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Air Shasta

in June of 2005, John Biladeau and I were coming up I-5 into Redding, CA on our way home from a trip. I was talking about taking a helicopter trip around the area so we went to their airport and spotted Air Shasta but they were closed. That August, I was on another trip and knew I would be in the Redding area on the 15th. Determined to take a ride, I called Air Shasta on the 14th to book a flight for the next day at 3pm.

We arrived about 2:40 on the 15th and met up with our pilot Dave. I knew it would be an awesome ride at the first sight of him. I asked if I could whip up a quick flight plan and he was more than willing. It seemed that he liked my first line best, "If you are allowed to do bush style flying." Dave got a big smile on his face and said, "Sure, we can do that." I also asked for a fast take-off and explained the rest of the flight plan to him.

It didn't seem that the two guys with me, Dustin Osterhaus and Justin DeNike, knew quite what Dave and I were cook'n up, but then again, oh well. So we all went to the hanger snapped a few pictures and figured out the best way to get me into his helicopter. Dave removed the door to allow more room and prepared to lift me in.

I actually brought Justin to lift me in, he's the type that could lift the whole copter and stands about 6'6 or better. I asked Dustin to climb in and guide my legs as Justin lifted me in. The fit was Excellent! Dave said, "I'll take off my door so we'll get more air." I smiled at him, but Dustin's face got a "say what" but no real big deal.

Dave pushed me and his copter out onto the tarmac, did preflight with us, and then he spun up. It took a minute or two ito warm up. After that, he cleared with the tower, throttled up hard, and we were off

Dave lifted up fast and then tilted about 25-30 degrees forward, so we got a lot of forward acceleration. It was awesome, we then headed due north with I-5 in view about 5 miles to the West.

The first point I wanted to fly over was a place on I-5 that had always puzzled me whenever passing by. It was off to the east of I-5 about a mile and on top of this small, steep mountain. Dave told us it was a lime quarry. After this he headed straight for the middle of the mountain then kind of eased up and over the crest, revealing Lake Shasta.

Dave did kind of a quick dive down to the lake and began to skim the lake at 50- 75 feet. When Justin asked about how fast we were going, he replied, "oh, about 140." All three of us thought, "Awesome!"

We skimmed the lake waving at people swimming and aboard house boats until we neared the Shasta Dam. I wanted to fly over the dam but back at the office Dave said ahter 9/11 the dam had a 1500 foot no fly zone. So he took us around the south end of the dam instead.

When we got around the dam, he took us to it's center point, about 1500 feet away, and about 50-100 feet up from the top of it. He then zeroed our rates and just hovered a minute, as we rotated first to the east then to the south.

As we faced south, he stopped a minute, and then he looked back at me with a smile and said, "Yuh ready Kirk?" I smiled back and nodded yup! "Ok Kirk, here we go!"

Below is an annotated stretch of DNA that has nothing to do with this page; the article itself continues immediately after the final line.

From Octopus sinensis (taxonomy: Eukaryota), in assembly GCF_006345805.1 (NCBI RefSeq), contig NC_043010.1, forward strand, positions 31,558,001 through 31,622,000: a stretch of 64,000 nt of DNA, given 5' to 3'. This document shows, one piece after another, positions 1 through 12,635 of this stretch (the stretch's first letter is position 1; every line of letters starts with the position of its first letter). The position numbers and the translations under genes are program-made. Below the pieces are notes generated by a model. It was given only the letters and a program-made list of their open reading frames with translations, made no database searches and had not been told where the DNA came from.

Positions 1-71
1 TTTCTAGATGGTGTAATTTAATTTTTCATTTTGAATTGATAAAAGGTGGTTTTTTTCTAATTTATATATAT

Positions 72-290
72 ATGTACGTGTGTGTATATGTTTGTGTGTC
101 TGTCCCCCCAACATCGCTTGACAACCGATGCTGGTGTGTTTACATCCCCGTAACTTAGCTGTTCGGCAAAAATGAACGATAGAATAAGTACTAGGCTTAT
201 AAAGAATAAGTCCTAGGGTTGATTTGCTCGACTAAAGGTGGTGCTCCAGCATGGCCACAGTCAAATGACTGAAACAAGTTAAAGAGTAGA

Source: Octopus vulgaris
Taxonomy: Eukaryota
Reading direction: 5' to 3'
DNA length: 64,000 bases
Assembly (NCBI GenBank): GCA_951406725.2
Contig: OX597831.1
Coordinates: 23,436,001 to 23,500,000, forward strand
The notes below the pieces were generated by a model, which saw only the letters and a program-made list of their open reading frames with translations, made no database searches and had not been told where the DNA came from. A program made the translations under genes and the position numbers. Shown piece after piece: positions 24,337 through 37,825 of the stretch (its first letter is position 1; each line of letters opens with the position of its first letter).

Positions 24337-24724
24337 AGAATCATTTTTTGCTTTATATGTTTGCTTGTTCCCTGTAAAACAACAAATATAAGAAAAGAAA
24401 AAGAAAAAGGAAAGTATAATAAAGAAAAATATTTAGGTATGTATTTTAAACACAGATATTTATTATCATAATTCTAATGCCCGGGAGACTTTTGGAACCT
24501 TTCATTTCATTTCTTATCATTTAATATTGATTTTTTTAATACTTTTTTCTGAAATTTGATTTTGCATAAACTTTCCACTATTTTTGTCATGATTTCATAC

Full right bank about 30 degrees tilt as we picked up a whole lot of speed, lost a lot of altitude, and swung west all at the same time. So, we went from 0 to 120 mph, from 700ft to 75ft, and pivoted from south to west, all in about 5-7 seconds. It was awesome!!!!!

I was laughing hard from then on... It was screaming fun! Dustin's eyes got real big for a few seconds as we did this then he got into it big time. I couldn't see Justin's face, because he was sitting in front. I'm sure I'd react the same way if I didn't know what was coming.

We skimmed down the Sacramento River 25 or so feet off the surface for about five minutes, swinging left and right as we'd go around bends in the river. Then Dave asked, "Would you like to see her climbing capabilities Kirk?" He looked back and I nodded, "Bring-it."

A cliff wall was about 1500 feet ahead of us where the river turned sharp. Dave headed right for it as Justin said "uhhhh."

When we got about 100 or so feet from the face before Dave tilted us back hard to slow our forward rate and also put it into full lift...the thing could climb. As we crested the cliff, Dave goes over and down the other side skimming the tree tops as we head back to Redding. He flew us around the Sun Dial Bridge, a few other Redding sites, and his house. After that, on our way back to the Airport, he says, "I know what Kirk would like. Do you want me to simulate an engine failure and do an Auto Rotation?"

Justin looks at Dave, Dustin and Justin look at each other a bit puzzled. Dave looks back at me and I once again nod, "Bring-it."

He started a slow climb as we headed a bit past the airport, while explaining how helicopters can fly for a bit without the power plant oline. Up around 1500-2000 feet, things got extremely quiet as lights started to flash, and we started to lose altitude. Dave starts us in a spin; it was nothing violent, just a nice, easy, gliging spin.

The guys got a bit quiet as we fell. A few seconds into the fall the oil pressure buzzer came on. Like on a diesel, you know, one second of an obnoxious buzz, one second off, a second on, a cecond off . Justin asked what the buzzer was and Dave replied, "ehhh, the engine is turning too slow to keep the oil pressure up"

To make a long store short, Dave did an Auto Rotation until we were 3 feet from the ground, brought his engine back online, and up we went.

It was a half hour of shear fun. If you are able to, by all means go!

Thanks Dave. It was a blast.

I leave you with some photos Justin took.

 


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